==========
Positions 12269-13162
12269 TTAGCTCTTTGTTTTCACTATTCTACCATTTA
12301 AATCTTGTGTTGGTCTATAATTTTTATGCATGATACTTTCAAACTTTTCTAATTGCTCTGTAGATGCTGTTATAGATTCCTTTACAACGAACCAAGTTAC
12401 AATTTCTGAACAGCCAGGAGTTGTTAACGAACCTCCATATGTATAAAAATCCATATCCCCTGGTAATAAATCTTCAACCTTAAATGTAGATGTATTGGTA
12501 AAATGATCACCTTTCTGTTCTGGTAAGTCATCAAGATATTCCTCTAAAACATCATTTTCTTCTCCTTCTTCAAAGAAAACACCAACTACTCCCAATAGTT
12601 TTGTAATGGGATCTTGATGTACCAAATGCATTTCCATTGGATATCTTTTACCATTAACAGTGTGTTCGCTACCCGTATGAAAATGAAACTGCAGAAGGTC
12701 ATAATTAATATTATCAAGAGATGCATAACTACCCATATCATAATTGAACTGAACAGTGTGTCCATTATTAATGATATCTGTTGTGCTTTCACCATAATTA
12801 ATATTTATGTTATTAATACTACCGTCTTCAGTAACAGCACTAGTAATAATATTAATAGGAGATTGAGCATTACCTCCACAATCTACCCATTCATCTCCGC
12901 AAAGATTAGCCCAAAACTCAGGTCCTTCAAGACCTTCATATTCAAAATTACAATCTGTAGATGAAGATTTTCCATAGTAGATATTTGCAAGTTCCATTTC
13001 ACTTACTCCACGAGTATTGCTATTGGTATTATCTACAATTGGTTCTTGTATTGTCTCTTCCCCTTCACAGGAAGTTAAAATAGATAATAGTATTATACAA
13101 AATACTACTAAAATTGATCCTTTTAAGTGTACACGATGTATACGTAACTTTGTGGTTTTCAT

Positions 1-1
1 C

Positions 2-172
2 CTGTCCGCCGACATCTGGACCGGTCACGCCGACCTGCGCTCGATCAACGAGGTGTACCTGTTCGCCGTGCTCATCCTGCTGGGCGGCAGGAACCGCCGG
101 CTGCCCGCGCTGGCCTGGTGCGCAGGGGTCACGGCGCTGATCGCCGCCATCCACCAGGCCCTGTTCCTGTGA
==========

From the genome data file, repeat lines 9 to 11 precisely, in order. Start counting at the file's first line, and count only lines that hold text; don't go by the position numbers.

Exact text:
12901 AAAGATTAGCCCAAAACTCAGGTCCTTCAAGACCTTCATATTCAAAATTACAATCTGTAGATGAAGATTTTCCATAGTAGATATTTGCAAGTTCCATTTC
13001 ACTTACTCCACGAGTATTGCTATTGGTATTATCTACAATTGGTTCTTGTATTGTCTCTTCCCCTTCACAGGAAGTTAAAATAGATAATAGTATTATACAA
13101 AATACTACTAAAATTGATCCTTTTAAGTGTACACGATGTATACGTAACTTTGTGGTTTTCAT